In 16 appearances before the Supreme Court, Donald Verrilli has advocated for the rights of death row inmates and has successfully argued fine points of telecommunications law in cases with billions of dollars in the balance. Now as the Obama administration's solicitor general, Verrilli faces what for any lawyer would be the challenge of a lifetime: persuading at least five Supreme Court justices to uphold the president's overhaul of the nation's health care system (Yost, 3/12).

Politico: Backup Plans If Individual Mandate Is Struck Down
If the U.S. Supreme Court strikes down health reform's individual mandate and leaves the rest of the law in place — what happens next? The backup plan could be automatic enrollment in your employer's health insurance, a lot like the way you get signed up for the 401(k) plan. If Congress decides to act to repair that hole in the Affordable Care Act — and that's a big if — an auto-enrollment requirement is the option that's getting the most attention from health policy experts (Norman, 3/11).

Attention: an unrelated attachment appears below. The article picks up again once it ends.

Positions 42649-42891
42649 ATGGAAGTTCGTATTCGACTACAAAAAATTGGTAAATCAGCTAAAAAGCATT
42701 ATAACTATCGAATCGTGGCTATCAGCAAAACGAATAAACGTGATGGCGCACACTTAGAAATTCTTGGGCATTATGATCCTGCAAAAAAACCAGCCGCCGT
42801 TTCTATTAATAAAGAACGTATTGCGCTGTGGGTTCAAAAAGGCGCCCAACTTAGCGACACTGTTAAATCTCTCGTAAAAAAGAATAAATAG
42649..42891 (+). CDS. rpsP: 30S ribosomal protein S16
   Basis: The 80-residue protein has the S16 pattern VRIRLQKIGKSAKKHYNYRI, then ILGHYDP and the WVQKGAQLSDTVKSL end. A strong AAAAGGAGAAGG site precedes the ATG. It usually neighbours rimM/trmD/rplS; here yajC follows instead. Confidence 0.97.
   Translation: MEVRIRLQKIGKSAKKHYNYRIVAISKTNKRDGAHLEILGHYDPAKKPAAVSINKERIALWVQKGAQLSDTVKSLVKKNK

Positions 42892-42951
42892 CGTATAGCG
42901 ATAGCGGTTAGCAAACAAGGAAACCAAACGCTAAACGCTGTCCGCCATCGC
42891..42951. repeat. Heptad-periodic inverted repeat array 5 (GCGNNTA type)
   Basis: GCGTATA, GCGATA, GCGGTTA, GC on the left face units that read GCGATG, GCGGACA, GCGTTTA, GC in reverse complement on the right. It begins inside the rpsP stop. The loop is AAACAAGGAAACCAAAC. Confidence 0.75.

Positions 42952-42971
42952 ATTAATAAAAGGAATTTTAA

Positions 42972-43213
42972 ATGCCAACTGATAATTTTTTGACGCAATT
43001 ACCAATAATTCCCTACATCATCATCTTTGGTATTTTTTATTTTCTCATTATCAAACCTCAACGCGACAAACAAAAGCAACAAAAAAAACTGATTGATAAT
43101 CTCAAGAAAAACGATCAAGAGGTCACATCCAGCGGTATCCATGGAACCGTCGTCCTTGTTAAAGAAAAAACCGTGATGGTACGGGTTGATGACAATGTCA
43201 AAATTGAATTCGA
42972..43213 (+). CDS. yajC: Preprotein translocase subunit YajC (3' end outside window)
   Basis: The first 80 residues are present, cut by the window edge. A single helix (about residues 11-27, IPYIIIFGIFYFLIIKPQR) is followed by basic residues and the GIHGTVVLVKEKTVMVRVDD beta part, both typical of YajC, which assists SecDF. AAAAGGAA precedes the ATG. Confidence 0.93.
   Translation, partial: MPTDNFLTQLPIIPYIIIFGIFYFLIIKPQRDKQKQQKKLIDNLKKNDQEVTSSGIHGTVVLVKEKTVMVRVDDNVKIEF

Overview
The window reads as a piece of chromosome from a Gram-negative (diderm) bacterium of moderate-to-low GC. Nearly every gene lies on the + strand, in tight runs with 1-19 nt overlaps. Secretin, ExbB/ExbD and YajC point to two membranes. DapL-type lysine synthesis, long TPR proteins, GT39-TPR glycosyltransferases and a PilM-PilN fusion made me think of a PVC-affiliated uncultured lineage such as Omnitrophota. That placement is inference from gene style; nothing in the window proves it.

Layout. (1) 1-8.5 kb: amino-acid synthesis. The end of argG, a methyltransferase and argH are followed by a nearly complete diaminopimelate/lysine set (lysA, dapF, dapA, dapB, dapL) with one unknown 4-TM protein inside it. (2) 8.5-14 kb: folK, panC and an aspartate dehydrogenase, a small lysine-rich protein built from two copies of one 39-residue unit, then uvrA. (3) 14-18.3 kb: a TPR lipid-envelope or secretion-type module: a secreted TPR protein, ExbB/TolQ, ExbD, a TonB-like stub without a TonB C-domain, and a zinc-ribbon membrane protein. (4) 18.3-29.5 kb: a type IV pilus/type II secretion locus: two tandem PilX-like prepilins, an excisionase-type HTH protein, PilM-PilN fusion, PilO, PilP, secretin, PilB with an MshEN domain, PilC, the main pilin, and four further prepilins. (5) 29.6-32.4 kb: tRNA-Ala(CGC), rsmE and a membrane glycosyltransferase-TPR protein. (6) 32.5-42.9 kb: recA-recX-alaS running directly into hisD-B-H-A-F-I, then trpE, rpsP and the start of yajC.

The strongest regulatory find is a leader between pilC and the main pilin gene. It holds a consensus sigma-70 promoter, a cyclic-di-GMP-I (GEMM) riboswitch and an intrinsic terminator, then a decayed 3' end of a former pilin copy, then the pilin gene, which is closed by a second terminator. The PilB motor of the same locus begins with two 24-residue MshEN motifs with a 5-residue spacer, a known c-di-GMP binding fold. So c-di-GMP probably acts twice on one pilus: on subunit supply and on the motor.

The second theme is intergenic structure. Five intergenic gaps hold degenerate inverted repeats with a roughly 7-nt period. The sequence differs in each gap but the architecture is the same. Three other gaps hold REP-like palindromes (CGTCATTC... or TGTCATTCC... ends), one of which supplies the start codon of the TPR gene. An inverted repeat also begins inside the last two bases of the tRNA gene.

The Associated Press: Obama's Health Care Law: A Trek, Not A Sprint
It took only a year to set up Medicare. But if President Barack Obama's health care law survives Supreme Court scrutiny, it will be nearly a decade before all its major pieces are in place. And that means even if Obama is re-elected, he won't be in office to oversee completion of his signature domestic policy accomplishment, assuming Republicans don't succeed in repealing it (Alonso-Zaldivar, 3/12).

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Overcoming Challenges To Health Law Implementation At Federal, State Levels